Talk:San Diego International Airport

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Sources for relocation proposal content[edit]

  • Press release from Congressman Bob Filner, September 25, 2003

http://www.house.gov/apps/list/press/ca51_filner/20030925airport.html

  • "Filner keeps Imperial County on list of possible airport sites: Desert location still a long shot"

Jeff Ristine, San Diego Union Tribune, May 3, 2005.

  • Float Incorporated: Floating Ocean Real Estate

http://www.floatinc.com/Floatport.html

Tobycat 20:29, 15 May 2005 (UTC)

Wasn't there also a proposal at one point to make Mirimar a dual-purpose airport?

Also, someone should add some text discussing the fact that the landing approach to SAN is one of the most challenging because of the rather steep glideslope, built-up downtown, and relatively short runways.

Nsayer 22:30, 5 October 2005 (UTC)

There was a proposal in the early 1980s to have a joint use airport with Tijuana, Mexico. The proposed project was dubbed "Twin-Ports." There would have been an airport built along the border connected by taxiways to Tijuana's existing General Abelardo L. Rodríguez International Airport. The proposal was given some serious consideration, however due to the problems with illegal human and drug trafficking through the border, the idea was scrapped. —The preceding unsigned comment was added by Trewells (talkcontribs) 12:51, 8 August 2006 (UTC-7)


The issue of replacing or relocating SAN will be debated until the end of time. The terrain and lack of land available makes this a moot point. Unlike cities that are located inland, it is impossible to go west because of the ocean, improbable to go south because of the mountains on approach (Brown Field in the South Bay was looked at), improbable to go east because of mountains and/or desert and improbable to go north due to lack of available land. SAN will forever be the airport for San Diego and it will always lack the ability to have regular intercontinental service because weight restrictions and noise restrictions. San Diego would be an ideal city for an alternative point for Asian service but it will never happen because of SAN's size. —The preceding unsigned comment was added by Trewells (talkcontribs) 13:27, 19 July 2007 (UTC-7)


I understood Gatwick (UK) to be the world's busiest single-runway airport. —The preceding unsigned comment was added by 216.52.215.232 (talkcontribs) 17:03, 9 December 2005 (UTC-7)

Gatwick has two runways:

http://gc.kls2.com/airport/LGW

Location City: London, Surrey, England, United Kingdom Name: Gatwick ICAO / IATA: EGKK / LGW

Details Type: Airport (Aerodrome, Airfield) Latitude: 51°08'53"N (51.148056) Longitude: 0°11'25"W (-0.190278) Datum: WGS 1984 Elevation: 202 ft (62 m) Timezone: UTC+0 (DST+1) Runways: 2 Longest: 10364 × 148 ft (3159 × 45 m) —The preceding unsigned comment was added by 75.3.201.43 (talkcontribs) 09:49, 23 January 2007 (UTC-8)

Message to IP address 71.136.142.2[edit]

This message is for the poster with IP address 71.136.142.2. Please adhere to Wikipedia's NPOV policies with respect to your edits about Miramar dual use. Also keep in mind that Wikipedia is not a place for future speculation and opinion, and it is certainly not a place to further agendas. That said, please restrict your additions to this section to facts. Thank you.

--IRelayer 19:51, 11 May 2006 (UTC)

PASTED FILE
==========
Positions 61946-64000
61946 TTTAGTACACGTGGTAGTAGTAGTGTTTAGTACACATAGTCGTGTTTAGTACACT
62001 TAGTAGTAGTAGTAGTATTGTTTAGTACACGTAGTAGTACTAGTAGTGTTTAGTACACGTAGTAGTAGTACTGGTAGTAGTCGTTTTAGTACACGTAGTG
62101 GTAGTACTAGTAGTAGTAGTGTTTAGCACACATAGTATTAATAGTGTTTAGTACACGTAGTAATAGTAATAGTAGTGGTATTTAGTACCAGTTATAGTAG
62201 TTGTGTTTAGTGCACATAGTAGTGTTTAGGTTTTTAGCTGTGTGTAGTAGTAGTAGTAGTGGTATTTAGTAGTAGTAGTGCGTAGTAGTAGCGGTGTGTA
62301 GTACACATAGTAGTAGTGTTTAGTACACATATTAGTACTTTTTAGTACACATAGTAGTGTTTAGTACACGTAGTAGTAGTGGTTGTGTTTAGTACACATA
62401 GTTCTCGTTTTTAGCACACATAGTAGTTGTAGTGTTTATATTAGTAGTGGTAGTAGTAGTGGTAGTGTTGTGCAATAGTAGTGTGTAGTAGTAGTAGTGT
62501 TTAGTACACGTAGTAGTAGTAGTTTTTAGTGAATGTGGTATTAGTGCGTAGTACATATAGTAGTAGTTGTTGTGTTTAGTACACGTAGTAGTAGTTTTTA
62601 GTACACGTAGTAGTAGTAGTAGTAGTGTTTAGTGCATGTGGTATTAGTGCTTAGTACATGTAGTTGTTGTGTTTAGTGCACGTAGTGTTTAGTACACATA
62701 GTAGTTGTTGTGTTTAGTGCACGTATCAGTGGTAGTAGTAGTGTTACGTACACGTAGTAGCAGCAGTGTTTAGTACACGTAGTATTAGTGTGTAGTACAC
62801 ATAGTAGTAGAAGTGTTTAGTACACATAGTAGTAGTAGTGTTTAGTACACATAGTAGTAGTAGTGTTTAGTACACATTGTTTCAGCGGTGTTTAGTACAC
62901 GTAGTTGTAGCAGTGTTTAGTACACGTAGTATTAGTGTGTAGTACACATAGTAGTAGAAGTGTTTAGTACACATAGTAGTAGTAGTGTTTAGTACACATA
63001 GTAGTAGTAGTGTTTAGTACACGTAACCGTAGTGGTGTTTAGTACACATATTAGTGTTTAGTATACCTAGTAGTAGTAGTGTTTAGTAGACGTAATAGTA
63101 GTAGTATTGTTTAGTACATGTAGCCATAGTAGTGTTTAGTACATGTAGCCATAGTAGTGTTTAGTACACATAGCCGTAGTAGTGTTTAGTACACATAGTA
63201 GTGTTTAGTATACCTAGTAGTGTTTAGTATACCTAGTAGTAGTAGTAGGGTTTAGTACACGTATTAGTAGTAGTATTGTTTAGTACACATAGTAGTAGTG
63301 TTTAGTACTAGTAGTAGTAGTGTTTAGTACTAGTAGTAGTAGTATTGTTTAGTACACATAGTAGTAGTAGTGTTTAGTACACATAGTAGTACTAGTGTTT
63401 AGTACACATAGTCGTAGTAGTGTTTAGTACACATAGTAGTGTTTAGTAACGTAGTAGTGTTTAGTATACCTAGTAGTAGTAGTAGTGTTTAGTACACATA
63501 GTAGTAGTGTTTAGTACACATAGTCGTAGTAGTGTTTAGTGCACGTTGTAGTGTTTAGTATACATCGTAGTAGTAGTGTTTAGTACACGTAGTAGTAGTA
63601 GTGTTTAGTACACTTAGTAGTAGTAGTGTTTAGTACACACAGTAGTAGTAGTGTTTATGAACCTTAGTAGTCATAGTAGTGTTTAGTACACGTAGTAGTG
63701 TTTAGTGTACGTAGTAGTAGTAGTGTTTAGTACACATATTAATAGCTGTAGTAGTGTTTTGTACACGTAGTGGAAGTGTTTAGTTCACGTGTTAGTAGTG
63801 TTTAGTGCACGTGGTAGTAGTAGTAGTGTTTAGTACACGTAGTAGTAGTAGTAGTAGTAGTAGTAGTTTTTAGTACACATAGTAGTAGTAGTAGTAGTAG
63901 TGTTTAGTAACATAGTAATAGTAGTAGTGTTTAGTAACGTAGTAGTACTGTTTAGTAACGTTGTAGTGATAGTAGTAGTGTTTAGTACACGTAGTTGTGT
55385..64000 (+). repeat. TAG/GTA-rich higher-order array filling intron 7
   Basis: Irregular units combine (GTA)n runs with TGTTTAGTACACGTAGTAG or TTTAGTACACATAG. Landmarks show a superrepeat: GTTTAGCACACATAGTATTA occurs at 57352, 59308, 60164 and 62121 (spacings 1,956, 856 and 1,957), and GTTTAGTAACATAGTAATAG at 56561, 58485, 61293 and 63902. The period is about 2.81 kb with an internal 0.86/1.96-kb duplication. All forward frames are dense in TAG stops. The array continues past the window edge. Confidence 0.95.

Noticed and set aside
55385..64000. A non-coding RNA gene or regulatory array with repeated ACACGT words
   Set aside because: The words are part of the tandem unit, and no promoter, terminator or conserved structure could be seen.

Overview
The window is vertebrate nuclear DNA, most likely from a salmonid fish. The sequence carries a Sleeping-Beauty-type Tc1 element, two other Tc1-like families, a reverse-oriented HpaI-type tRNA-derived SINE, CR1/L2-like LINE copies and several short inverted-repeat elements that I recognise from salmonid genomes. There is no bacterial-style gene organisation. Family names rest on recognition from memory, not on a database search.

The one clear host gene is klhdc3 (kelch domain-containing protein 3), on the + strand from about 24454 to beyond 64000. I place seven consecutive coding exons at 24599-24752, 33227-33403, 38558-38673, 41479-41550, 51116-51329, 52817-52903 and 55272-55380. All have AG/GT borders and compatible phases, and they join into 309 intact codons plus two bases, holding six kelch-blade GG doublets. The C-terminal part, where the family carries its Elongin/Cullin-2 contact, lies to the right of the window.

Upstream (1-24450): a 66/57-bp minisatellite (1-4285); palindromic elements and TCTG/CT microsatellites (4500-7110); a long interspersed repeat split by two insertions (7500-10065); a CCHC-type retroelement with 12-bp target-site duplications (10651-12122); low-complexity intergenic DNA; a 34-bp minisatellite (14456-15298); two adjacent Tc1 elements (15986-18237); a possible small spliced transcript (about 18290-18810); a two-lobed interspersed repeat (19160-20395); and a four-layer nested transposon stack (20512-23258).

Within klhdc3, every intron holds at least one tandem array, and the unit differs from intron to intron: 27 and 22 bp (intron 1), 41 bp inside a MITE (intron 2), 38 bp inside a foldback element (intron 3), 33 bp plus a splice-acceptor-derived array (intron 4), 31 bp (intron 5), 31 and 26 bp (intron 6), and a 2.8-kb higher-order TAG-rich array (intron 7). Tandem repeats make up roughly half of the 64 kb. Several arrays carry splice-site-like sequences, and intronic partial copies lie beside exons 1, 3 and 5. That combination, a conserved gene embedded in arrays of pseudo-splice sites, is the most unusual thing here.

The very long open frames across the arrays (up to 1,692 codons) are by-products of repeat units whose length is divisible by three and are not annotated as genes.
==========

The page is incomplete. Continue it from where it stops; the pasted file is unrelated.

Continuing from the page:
Storage Area Network is 10**6 times more important[edit]

SAN technology is used in millions of offices and companies AROUND THE WORLD! The obscure aviators-only code of a second-tier US domestic airport does not hold a candle to it in importance. SAN should point to Storage Area network, because this is en.wikipedia.org, not us.wikipedia.org! 195.70.32.136 17:04, 6 November 2006 (UTC)

SAN is not an "obscure, aviators-only code" - frequent travelers around the world know and use three-letter IATA airport codes to refer to cities and airports. A Google search for SAN reveals that San Diego International Airport is the first search result. Primary topic disambiguation is clearly called for in this case. FCYTravis 23:03, 8 November 2006 (UTC)

The airport code SAN was used before a Storage Area Network was even thought of. — Preceding unsigned comment added by 12.69.234.2 (talk) 18:40, 17 January 2014 (UTC)

Neutrality of "Relocation proposals" section[edit]

The "Relocation proposals" section of this article, in particular the first paragraph, seems rather biased towards making a pro-new airport argument. Sources for various claims such as capacity need to be cited, and I'm not sure how "To claim otherwise is absurd" can pass for non-neutral. Tagged for POV check. -- Hawaiian717 18:16, 7 December 2006 (UTC)

Yes, you are right. It was atrocious. I removed the worst of the opinionated language and authoritative predictions of the future. The section now needs references. I removed the POV tag and replaced with with an "unreferenced" tag. Hopefully you will agree this is a step in the right direction. I'll try to help with the references when I have more time. Johntex\talk 02:54, 8 December 2006 (UTC)
It looks much better, thanks. I'll also look and try to dig up some references. -- Hawaiian717 04:35, 8 December 2006 (UTC)


Capacity References:

http://www.san.org/documents/planning/airport_planning/SDBoard_Meeting_FINAL_060704v6.pps

http://www.san.org/documents/planning/airport_planning/SAN_Aviation_Activity_Forecasts_June_04.pdf

Full Relocation Study Data:

http://www.san.org/airport_authority/archives/index.asp


Reference Floating Airport: There is no proof of such "public" interest, only that of a handful of nut jobs who offer no proof that the concept would work and are now trying to push the idea. It was fully rejected by the Airport Authroity on merits so unless they plan on building it themselves, it's not happening as the Airport Authrity is the controlling agency. —The preceding unsigned comment was added by 75.3.201.43 (talkcontribs) 10:05, 23 January 2007 (UTC-8)